QDialog

The QDialog class is the base class of dialog windows. More

Inheritance diagram of PySide6.QtWidgets.QDialog

Inherited by: QWizard, QProgressDialog, QMessageBox, QInputDialog, QFontDialog, QErrorMessage, QColorDialog, QPrintPreviewDialog, QPageSetupDialog, QAbstractPrintDialog, QPrintDialog, QFileDialog

Synopsis

Functions

Virtual functions

Detailed Description

A dialog window is a top-level window mostly used for short-term tasks and brief communications with the user. QDialogs may be modal or modeless. QDialogs can provide a return value , and they can have default buttons . QDialogs can also have a QSizeGrip in their lower-right corner, using setSizeGripEnabled() .

Note that QDialog (and any other widget that has type Qt::Dialog) uses the parent widget slightly differently from other classes in Qt. A dialog is always a top-level widget, but if it has a parent, its default location is centered on top of the parent’s top-level widget (if it is not top-level itself). It will also share the parent’s taskbar entry.

Use the overload of the setParent() function to change the ownership of a QDialog widget. This function allows you to explicitly set the window flags of the reparented widget; using the overloaded function will clear the window flags specifying the window-system properties for the widget (in particular it will reset the Dialog flag).

Note

The parent relationship of the dialog does not imply that the dialog will always be stacked on top of the parent window. To ensure that the dialog is always on top, make the dialog modal. This also applies for child windows of the dialog itself. To ensure that child windows of the dialog stay on top of the dialog, make the child windows modal as well.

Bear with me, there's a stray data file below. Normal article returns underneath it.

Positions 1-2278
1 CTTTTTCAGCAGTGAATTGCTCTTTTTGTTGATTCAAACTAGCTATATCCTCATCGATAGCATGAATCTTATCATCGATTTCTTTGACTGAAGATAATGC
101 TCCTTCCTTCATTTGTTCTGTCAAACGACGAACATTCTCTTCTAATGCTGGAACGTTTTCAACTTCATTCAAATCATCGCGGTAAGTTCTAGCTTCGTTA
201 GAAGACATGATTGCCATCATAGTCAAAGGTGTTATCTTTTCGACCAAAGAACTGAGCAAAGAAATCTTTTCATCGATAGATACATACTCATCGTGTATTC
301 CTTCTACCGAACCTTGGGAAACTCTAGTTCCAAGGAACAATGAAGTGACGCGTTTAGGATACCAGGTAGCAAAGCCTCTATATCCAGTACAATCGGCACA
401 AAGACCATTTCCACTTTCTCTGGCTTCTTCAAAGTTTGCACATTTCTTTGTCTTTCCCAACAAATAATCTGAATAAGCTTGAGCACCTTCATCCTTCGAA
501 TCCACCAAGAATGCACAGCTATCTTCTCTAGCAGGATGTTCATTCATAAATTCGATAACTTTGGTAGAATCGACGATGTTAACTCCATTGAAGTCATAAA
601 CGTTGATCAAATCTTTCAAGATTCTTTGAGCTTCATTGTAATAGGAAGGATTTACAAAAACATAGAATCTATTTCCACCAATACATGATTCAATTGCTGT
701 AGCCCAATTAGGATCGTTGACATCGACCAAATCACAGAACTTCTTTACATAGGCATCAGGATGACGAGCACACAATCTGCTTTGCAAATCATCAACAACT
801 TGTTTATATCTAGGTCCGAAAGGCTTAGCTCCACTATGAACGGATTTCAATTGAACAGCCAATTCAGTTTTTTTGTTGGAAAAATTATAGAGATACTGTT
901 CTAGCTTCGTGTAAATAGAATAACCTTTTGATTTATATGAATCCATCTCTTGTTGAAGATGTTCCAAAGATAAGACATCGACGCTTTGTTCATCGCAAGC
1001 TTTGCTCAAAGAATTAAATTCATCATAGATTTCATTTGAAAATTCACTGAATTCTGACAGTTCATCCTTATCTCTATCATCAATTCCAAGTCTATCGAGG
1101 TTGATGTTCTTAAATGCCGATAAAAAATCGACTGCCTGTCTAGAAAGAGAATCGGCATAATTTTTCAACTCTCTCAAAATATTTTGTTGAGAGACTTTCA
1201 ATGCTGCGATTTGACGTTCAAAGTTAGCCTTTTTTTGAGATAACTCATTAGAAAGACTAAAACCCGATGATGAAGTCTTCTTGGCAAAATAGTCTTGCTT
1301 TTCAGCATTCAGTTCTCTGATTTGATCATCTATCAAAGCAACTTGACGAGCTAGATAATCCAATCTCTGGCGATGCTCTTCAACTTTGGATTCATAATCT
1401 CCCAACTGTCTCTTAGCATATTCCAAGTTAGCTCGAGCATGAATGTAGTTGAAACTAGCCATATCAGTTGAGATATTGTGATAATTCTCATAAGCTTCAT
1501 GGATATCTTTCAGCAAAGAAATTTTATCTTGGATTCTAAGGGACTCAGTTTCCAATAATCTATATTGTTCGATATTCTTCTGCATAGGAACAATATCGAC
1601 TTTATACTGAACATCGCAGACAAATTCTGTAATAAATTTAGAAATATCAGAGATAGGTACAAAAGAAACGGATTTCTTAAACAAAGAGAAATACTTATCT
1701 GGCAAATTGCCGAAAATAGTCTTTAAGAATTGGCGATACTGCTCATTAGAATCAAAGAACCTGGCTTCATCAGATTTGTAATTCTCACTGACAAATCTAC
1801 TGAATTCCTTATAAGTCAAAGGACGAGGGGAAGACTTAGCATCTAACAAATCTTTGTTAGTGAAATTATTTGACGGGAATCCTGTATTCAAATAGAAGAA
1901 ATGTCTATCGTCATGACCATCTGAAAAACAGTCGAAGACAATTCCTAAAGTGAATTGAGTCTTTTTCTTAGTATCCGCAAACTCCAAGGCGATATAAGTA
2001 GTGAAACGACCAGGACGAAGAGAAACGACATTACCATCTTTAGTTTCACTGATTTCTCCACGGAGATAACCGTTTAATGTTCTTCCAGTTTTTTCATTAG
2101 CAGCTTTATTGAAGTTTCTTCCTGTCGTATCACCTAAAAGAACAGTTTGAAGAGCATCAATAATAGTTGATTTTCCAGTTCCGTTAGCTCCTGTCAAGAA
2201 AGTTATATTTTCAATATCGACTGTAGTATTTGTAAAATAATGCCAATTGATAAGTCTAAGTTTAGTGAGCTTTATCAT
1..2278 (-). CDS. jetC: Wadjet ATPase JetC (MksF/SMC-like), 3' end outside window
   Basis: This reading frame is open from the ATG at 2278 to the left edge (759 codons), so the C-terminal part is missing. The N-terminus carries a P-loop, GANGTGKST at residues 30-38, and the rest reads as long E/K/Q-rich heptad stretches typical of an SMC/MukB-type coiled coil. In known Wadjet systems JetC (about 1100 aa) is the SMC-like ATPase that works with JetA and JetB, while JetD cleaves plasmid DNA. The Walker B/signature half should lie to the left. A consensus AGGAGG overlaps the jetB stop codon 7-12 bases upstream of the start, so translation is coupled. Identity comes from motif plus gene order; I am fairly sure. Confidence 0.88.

Modeless Dialogs

A modeless dialog is a dialog that operates independently of other windows in the same application. Find and replace dialogs in word-processors are often modeless to allow the user to interact with both the application’s main window and with the dialog.

Modeless dialogs are displayed using show() , which returns control to the caller immediately.

If you invoke the show() function after hiding a dialog, the dialog will be displayed in its original position. This is because the window manager decides the position for windows that have not been explicitly placed by the programmer. To preserve the position of a dialog that has been moved by the user, save its position in your closeEvent() handler and then move the dialog to that position, before showing it again.

Default Button

A dialog’s default button is the button that’s pressed when the user presses Enter (Return). This button is used to signify that the user accepts the dialog’s settings and wants to close the dialog. Use setDefault() , isDefault() and autoDefault() to set and control the dialog’s default button.

Escape Key

If the user presses the Esc key in a dialog, reject() will be called. This will cause the window to close: The close event cannot be ignored .

Extensibility

Extensibility is the ability to show the dialog in two ways: a partial dialog that shows the most commonly used options, and a full dialog that shows all the options. Typically an extensible dialog will initially appear as a partial dialog, but with a More toggle button. If the user presses the More button down, the dialog is expanded. The Extension Example shows how to achieve extensible dialogs using Qt.

Return Value (Modal Dialogs)

Modal dialogs are often used in situations where a return value is required, e.g. to indicate whether the user pressed OK or Cancel. A dialog can be closed by calling the accept() or the reject() slots, and exec() will return Accepted or Rejected as appropriate. The exec() call returns the result of the dialog. The result is also available from result() if the dialog has not been destroyed.